The ability of seagrass to attenuate waves and currents provides ecological stability to many marine and estuarine environments and makes these areas some of the most productive coastal ecosystems. It is also believed that large and dense seagrass beds can protect the shoreline from storm waves that would otherwise cause dramatic erosion. The ability of vegetation to attenuate the wave field is often described in terms of the drag coefficient, which is dependent, to varying degrees, on the local hydrodynamic forcing (wave heights, water levels and quasi-steady currents), the characteristics of the vegetated area (density, spatial configuration, location and size) and the blade morphology (geometry, relative height to water depth, buoyancy and rigidity). While it is straightforward to calculate the drag coefficient for rigid (emergent) vegetation, it is relatively difficult for submerged vegetation that tends to be flexible and moves with the waves. The ability of submerged vegetation to "go with the flow" reduces drag, such that large distances are required for there to be a significant reduction in wave energy. In general, submerged vegetation appears only to be an effective attenuator when the vegetation is: 1) held rigid by a steady current; 2) a rigid shoot early in the growing season; or 3) swaying at a different frequency than the local wave field. In other words, the ability of seagrass to attenuate waves is quite limited, particularly during storm events when there is the greatest potential for shoreline erosion. As a consequence, the ability of submerged vegetation to attenuate wave energy will vary at tidal, storm and seasonal scales in response to changes in tidal current and water depth, the distribution of wave height and period, and the evolving characteristics of the vegetation. This year-long field-based study will quantify the frequency-dependent drag coefficient and the ability of seagrass to attenuate wave height and energy over a range of wave, current and water level forcing.
Following Hurricane Katrina in 2005, there has been considerable debate about the role of vegetation in reducing storm surge and wave-caused erosion. In response, the National Academy of Engineering identified the "urgent" need to describe the interaction of vegetation and nearshore hydrodynamics at a range of spatial and temporal scales. While there have been significant advancements in our understanding of wave attenuation from controlled laboratory settings, these results are largely based on artificial vegetation in a monochromatic wave field. The single drag coefficient does not account for changes in the behavior of the seagrass during storm conditions and over the growing season. This study will provide estimates of the drag coefficients for seagrass over a wide range of water levels and wave forcing. Because coastal management largely depends on wave models that use friction factors to describe the potential for wave attenuation by vegetation, realistic seagrass drag coefficients is of great interest to coastal managers. Specifically, the drag coefficients derived from this study will allow managers to assess the potential benefits of existing seagrass beds to shoreline protection and in designing shoreline protection or restoration projects involving seagrass.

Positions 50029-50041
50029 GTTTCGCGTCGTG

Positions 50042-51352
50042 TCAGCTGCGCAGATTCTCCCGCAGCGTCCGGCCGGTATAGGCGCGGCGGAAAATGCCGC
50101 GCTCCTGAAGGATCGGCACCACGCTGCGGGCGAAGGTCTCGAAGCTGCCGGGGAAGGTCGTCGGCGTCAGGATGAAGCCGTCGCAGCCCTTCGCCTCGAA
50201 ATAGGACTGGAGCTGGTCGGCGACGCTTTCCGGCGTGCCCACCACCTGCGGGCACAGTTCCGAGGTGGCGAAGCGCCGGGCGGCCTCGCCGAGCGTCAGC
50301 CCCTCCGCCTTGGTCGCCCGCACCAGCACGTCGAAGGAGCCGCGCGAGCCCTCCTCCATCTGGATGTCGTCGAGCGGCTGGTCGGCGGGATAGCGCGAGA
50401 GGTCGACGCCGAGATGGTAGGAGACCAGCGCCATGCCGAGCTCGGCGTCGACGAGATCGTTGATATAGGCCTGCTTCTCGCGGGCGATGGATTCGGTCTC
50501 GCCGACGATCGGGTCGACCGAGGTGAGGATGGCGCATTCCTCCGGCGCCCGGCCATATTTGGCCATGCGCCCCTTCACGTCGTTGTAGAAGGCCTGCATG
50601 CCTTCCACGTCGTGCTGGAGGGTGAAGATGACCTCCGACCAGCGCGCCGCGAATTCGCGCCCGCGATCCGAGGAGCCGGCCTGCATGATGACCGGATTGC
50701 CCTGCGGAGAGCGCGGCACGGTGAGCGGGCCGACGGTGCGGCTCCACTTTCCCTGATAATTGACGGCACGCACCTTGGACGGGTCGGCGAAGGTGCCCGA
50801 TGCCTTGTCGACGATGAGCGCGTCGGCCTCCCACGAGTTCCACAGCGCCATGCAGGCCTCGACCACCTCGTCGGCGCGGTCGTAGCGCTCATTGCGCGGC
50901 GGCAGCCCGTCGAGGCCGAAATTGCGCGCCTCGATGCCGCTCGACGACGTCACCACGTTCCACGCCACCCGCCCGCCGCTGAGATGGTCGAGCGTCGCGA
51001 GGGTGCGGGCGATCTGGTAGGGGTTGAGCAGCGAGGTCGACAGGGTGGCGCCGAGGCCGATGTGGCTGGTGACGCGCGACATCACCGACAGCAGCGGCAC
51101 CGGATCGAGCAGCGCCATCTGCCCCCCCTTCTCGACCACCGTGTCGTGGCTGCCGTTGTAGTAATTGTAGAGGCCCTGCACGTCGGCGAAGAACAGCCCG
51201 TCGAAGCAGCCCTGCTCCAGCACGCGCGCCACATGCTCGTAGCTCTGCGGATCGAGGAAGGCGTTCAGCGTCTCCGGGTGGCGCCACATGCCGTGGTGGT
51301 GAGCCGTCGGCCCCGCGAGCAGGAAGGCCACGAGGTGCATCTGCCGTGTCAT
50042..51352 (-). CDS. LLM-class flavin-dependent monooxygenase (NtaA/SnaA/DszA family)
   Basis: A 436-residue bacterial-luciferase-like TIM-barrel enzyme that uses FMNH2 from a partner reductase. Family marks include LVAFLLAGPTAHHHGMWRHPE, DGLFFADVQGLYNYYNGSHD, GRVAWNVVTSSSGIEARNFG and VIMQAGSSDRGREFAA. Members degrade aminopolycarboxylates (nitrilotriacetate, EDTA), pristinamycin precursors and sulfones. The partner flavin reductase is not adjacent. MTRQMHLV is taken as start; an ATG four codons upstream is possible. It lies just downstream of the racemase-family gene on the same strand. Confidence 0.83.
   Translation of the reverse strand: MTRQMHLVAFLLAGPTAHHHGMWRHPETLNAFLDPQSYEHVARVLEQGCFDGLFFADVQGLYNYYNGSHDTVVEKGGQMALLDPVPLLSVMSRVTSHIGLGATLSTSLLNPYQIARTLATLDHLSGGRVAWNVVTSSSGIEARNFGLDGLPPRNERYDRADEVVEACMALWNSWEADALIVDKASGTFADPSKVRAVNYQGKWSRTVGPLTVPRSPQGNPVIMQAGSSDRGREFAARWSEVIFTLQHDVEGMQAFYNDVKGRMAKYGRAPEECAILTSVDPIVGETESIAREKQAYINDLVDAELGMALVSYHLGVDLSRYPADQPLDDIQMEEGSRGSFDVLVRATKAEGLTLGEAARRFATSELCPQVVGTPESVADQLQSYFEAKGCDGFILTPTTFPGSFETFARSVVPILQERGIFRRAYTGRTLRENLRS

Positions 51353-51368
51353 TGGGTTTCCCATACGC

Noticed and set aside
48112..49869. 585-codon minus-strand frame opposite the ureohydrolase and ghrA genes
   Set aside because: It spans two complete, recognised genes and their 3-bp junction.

This project was designed to confirm and quantify the ability of submerged vegetation to attenuate wave height and energy in estuarine environments and provide protection to adjacent shorelines from erosion. While it is generally recognized that wave height and energy can be attenuated in environments where there is sufficiently large and dense canopy of seagrass, there is a limit to the ability of seagrass to attenuate waves. Seagrass may not be an effective attenuator during storms that are typically accompanied by elevated water levels, which reduces the relative height of the seagrass and decreases frictional dissipation. Moreover, the ability of seagrass to â€˜go with the flowâ€™ reduces drag, such that large and dense canopies are required for there to be a significant reduction in wave energy and shorelines to be protected. In general, submerged vegetation appears only to be an effective attenuator when the vegetation is: 1) held rigid by a steady, 2) a rigid shoot early in the growing season, or 3) swaying at a different frequency then the local wave field. As a consequence, the ability of submerged vegetation to attenuate wave energy will vary at tidal, storm and seasonal scales in response to changes in tidal current and water depth, the distribution of wave height and period, and the evolving characteristics of the vegetation respectively. An understanding of wave attenuation by seagrass (and other vegetation) is of central importance to coastal managers charged with making decisions about shoreline protection and restoration using public funds. Results of this combined field and laboratory study suggests that seagrass is not an effective attenuator of wave height and energy due to its flexibility. Comparison of artificial seagrass to other artificial vegetation in the laboratory suggests that the drag coefficient (a measure of friction) for seagrass is an order of magnitude greater than that of partially flexible vegetation in the presence of a simple (monochromatic) wave field. Only in the presence of multiple wave periods (in the field) is seagrass an effective attenuator of higher frequency (small period) waves that are out-of-phase with the swaying of the grass. The swaying of the grass is ultimately determined by the lowest-frequency wave with the greatest energy. In contrast, wave attenuation by rigid vegetation is relatively uniform across the wave spectrum. While seagrass is relatively rigid early in its growth cycle, the water depth to blade height makes it a relatively ineffective attenuator. Therefore, seagrass provides shoreline protection only where the seagrass meadow is relatively wide and dense. The project also provided salary support for a graduate student who participated fully in all field and laboratory components of this project. Supplemental REU funding also provided support for an undergraduate student to help with the field-work and data analysis. Both students received critical training in the design, execution and dissemination of field and laboratory research, and both students will be authors on all publications and presentations stemming from this research.